PM Imran Khan made his maiden official visit to US on president Trump’s invitation. He holds talks with President Trump in the White House. The Army chief and DG ISI is also accompanying the PM. Both the PTI government and media have declared this visit historic and successful. PTI ministers and leaders are happy that president Trump praised Imran khan and declared him the most popular leader of Pakistan.
It was not long ago that president Trump was criticising the Pakistan. He was used to tweet negative comments and remarks about Pakistan and its role in Afghanistan. He stopped Pakistan’s military and non-military aid and assistance. He also took other measures to punish Pakistan.
So the question is what has happened in last few months that President Trump changed his heart. Why PM Imran Khan has become so important for him. The reason is Afghanistan. He needs Pakistan to reach peace deal with Afghan Taliban in next few months. He also needs Pakistan’s help to build consensus between Afghan government, Northern Alliance groups and Afghan Taliban.
President Trump needs a success story before he officially enters into presidential campaign early next year. He wants to sign a peace deal with Taliban to take credit of ending the America’s longest war. This is why he has changed his heart and now he is praising PM Imran Khan and Pakistani efforts to bring peace in Afghanistan.
The Pak-US relationship has seen many ups and downs in last 70 years. There is strong feeling in Pakistan that US abandon it soon after the Soviet troop’s withdrawal from Afghanistan. In last 40 years, the Pak-US relations have been dominated by the Afghan situation. The US lure Pakistan with aid and military assistance when it needs Pakistan’s hand in Afghanistan and abandon it after securing its interests. Yet the relationship is important as despite the upheaval in global politics, the US remains an economic and military superpower — one that Pakistan cannot afford to have hostile ties with.
There will be no smooth sailing in the restoration of warm diplomatic relation and close ties. There are many obstacles and odds on the way. This is why army chief and DG ISI are part of official delegation. This may be one of the rare occasions where a head of government is accompanied by the country’s army chief in the meeting with the US president.
Some in Washington may interpret this as weakness on part of the civilian government, while others will ask if Mr Khan has his own reasons for taking him along.
He may well want to send a message to Washington (as well as to his domestic audience) that the military and civilian leadership are on the same page. Also, since the time of Independence, the military-to-military relationship has been a primary pillar of Pakistan-US ties.
Where the Trump administration is concerned, it views Pakistan primarily through the lens of Afghanistan, while also focusing on counterterrorism. Although it would be idealistic to assume that this history will be brushed aside and a wide-ranging relationship created after this trip, what is entirely possible is for Pakistan to convince the US that besides military ties, this country’s views on a wide number of issues must also be considered.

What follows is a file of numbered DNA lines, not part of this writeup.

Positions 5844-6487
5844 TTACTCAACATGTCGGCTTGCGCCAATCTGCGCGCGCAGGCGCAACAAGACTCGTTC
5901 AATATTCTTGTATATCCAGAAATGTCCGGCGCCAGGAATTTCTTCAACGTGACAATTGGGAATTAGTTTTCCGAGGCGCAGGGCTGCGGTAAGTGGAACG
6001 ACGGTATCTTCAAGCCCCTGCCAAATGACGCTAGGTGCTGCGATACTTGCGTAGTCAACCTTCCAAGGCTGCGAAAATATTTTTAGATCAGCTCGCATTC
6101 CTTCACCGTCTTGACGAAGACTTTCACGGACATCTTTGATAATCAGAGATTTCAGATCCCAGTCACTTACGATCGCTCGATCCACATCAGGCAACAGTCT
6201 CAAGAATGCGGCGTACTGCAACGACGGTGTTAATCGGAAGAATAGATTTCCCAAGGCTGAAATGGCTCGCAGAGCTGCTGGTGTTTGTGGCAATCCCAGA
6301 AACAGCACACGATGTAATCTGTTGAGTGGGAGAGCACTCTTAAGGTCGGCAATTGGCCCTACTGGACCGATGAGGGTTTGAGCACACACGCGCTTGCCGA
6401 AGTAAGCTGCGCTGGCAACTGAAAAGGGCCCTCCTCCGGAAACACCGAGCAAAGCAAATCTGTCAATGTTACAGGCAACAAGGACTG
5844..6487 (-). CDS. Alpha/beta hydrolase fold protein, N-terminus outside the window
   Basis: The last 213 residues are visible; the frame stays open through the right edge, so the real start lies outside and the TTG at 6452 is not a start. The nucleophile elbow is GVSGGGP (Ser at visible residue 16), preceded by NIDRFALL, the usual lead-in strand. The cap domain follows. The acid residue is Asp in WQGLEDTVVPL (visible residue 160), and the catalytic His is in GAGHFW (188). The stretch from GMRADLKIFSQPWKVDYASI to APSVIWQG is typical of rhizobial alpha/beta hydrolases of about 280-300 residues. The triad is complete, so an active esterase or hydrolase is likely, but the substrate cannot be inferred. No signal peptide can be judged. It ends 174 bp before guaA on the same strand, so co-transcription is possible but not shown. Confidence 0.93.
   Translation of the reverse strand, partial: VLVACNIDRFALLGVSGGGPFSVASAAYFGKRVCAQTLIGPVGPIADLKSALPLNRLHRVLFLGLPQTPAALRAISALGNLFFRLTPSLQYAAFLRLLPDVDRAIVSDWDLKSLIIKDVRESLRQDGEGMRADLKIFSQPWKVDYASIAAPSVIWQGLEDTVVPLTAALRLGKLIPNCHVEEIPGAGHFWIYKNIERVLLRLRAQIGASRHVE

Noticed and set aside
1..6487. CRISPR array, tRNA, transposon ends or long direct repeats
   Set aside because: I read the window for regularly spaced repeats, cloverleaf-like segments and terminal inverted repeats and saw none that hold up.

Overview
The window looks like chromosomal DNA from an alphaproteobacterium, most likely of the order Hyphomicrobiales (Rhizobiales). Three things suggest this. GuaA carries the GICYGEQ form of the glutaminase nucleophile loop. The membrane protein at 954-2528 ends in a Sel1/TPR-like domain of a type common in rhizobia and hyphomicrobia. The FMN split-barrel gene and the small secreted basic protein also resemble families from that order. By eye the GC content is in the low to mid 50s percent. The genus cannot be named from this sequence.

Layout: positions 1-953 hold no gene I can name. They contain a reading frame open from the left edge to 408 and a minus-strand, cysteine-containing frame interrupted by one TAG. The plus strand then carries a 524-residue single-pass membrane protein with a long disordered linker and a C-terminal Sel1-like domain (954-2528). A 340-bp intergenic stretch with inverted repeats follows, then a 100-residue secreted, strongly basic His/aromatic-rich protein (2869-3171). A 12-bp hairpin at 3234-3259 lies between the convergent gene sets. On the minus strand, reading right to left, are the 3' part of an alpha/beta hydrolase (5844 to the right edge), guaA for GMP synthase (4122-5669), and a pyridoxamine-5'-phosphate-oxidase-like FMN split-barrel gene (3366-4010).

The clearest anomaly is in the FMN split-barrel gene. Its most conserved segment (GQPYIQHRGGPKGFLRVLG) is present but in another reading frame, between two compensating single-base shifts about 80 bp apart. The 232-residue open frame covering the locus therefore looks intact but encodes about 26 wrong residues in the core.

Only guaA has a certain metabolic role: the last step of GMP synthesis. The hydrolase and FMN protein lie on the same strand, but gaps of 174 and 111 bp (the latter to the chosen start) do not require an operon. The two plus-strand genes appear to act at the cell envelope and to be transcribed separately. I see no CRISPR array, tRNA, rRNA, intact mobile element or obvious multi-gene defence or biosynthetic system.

True, Afghanistan is important, and there is a realisation in America that without Pakistan’s involvement, stability is not possible in the region. This realisation is a positive development. This is a step in the right direction. It is also in Pakistan’s interest to eliminate all transnational militantgroups that may be using its soil for terrorism purposes.
If Trump wants Pakistani help to achieve its target in Afghanistan than he needs to pay heed to Pakistan’s concerns on Indian interference in Balochistan, and support in the US for separatists in the province. The US must realise the Pakistani concerns and interests in Afghanistan.
Pakistan has played a key role in facilitating the Afghan peace process and the US-Taliban talks. These have reportedly made encouraging progress over the past few months. An agreement on the withdrawal of US-Nato troops has evidently been reached between the US and the Afghan Taliban, although no timetable for the withdrawal has been finalised and it is not clear if the troop withdrawal would be commenced before, during or after a political settlement in Afghanistan.
The sources close to the negotiations in Doha has revealed that Taliban for the first time accepted the presence of small number of American troops in Afghanistan as a counterterrorism force.
The US administration seems optimistic on the possible peace deal with Taliban. Two weeks ago, US Secretary of State Mike Pompeo expressed this optimism when he said in Kabul that “the time for peace has come”. He hoped for a political settlement by Sept 1.
The US is asking Pakistan to bring the Taliban on the negotiation table with Afghan government. The Taliban has so far refused to sit with Afghan government. However, there is a formidable array of questions that must be answered to arrive at an intra-Afghan political settlement: how will power be shared? How the executive and administrative powers will be distributedat the centre and provinces? How the ethnic and nationalist balance will be maintained.
How would security be maintained? Would the Taliban and regime forces be responsible for security in the areas they control? How the Taliban fighters be eventually integrated into Afghan military and police; if so, how? Would the US and the international community continue to provide economic and other assistance to a post-settlement Afghanistan, including areas/entities controlled by the Taliban? Will the (US-drafted) Afghan constitution be reaffirmed, amended or replaced? Will protections for women and minorities be preserved?
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